Latitudinal variation in wild populations of Drosophila melanogaster: heritabilities and reaction norms

Authors

  • J. Van ‘t Land,

    1. Department of Genetics, University of Groningen, PO Box 14, 9700 AA Haren, The Netherlands
    2. University College London, Department of Biology, Wolfson House, 4 Stephenson Way, London NW1 2HE, UK
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  • P. Van Putten,

    1. Department of Genetics, University of Groningen, PO Box 14, 9700 AA Haren, The Netherlands
    2. University College London, Department of Biology, Wolfson House, 4 Stephenson Way, London NW1 2HE, UK
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  • Zwaan,

    1. Department of Genetics, University of Groningen, PO Box 14, 9700 AA Haren, The Netherlands
    2. University College London, Department of Biology, Wolfson House, 4 Stephenson Way, London NW1 2HE, UK
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  • Kamping,

    1. Department of Genetics, University of Groningen, PO Box 14, 9700 AA Haren, The Netherlands
    2. University College London, Department of Biology, Wolfson House, 4 Stephenson Way, London NW1 2HE, UK
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  • W. Van Delden

    1. Department of Genetics, University of Groningen, PO Box 14, 9700 AA Haren, The Netherlands
    2. University College London, Department of Biology, Wolfson House, 4 Stephenson Way, London NW1 2HE, UK
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Bas Zwaan Leiden University, Institute of Evolutionary and Ecological Sciences, Research Group in Evolutionary Biology, PO Box 9516, 2300 RA Leiden, The Netherlands.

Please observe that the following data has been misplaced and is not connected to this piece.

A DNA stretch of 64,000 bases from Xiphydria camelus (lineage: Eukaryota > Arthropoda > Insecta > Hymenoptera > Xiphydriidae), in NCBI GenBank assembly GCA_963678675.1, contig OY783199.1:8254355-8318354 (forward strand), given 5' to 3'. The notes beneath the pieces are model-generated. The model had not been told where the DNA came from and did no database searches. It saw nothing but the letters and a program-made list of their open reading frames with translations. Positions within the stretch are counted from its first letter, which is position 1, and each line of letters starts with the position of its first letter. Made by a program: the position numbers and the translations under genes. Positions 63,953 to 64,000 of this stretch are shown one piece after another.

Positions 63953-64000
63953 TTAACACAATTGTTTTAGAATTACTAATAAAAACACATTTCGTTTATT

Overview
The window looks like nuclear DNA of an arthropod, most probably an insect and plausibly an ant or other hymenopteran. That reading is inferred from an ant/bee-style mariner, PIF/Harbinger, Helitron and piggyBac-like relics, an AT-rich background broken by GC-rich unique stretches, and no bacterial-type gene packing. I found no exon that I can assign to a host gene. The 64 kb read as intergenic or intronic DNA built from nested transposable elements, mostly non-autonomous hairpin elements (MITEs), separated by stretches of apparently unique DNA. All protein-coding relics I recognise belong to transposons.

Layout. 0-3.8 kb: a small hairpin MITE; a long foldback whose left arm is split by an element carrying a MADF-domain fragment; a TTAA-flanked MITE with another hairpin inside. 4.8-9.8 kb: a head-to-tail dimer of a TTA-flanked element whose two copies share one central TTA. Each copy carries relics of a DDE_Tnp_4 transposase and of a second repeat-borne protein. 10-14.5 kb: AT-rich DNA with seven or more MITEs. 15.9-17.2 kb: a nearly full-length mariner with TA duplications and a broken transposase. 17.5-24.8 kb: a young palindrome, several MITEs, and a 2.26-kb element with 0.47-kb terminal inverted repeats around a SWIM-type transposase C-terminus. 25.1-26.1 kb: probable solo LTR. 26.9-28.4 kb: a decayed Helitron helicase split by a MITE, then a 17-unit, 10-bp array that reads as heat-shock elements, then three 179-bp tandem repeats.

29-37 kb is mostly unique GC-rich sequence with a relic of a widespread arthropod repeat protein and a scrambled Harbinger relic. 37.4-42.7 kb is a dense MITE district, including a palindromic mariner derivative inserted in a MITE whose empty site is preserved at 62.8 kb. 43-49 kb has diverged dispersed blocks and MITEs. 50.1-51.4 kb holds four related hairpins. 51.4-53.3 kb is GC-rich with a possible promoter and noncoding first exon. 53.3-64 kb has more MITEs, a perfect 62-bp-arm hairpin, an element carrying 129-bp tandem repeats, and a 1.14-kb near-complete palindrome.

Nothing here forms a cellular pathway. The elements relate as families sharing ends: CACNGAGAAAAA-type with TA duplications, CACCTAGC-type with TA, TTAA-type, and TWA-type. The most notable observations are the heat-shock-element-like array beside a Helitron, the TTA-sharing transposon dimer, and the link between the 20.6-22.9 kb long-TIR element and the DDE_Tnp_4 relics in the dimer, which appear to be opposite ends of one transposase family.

Abstract

Large amounts of genetic variation for wing length and wing area were demonstrated both within and between Drosophila melanogaster populations along a latitudinal gradient in South America. Wing length and wing area showed a strong positive correlation with latitude in both wild flies and laboratory-raised descendants. Large population differences were observed for heritability and coefficient of variation of these two traits, whereas relatively small population differences were found for development time, viability, pupal mortality, sex ratio and their norms of reaction to four developmental temperatures. No clear-cut latitudinal clines were established for these life-history characters. These results are discussed in the light of Bergmann's Rule and the relation between larval development and adult body size.

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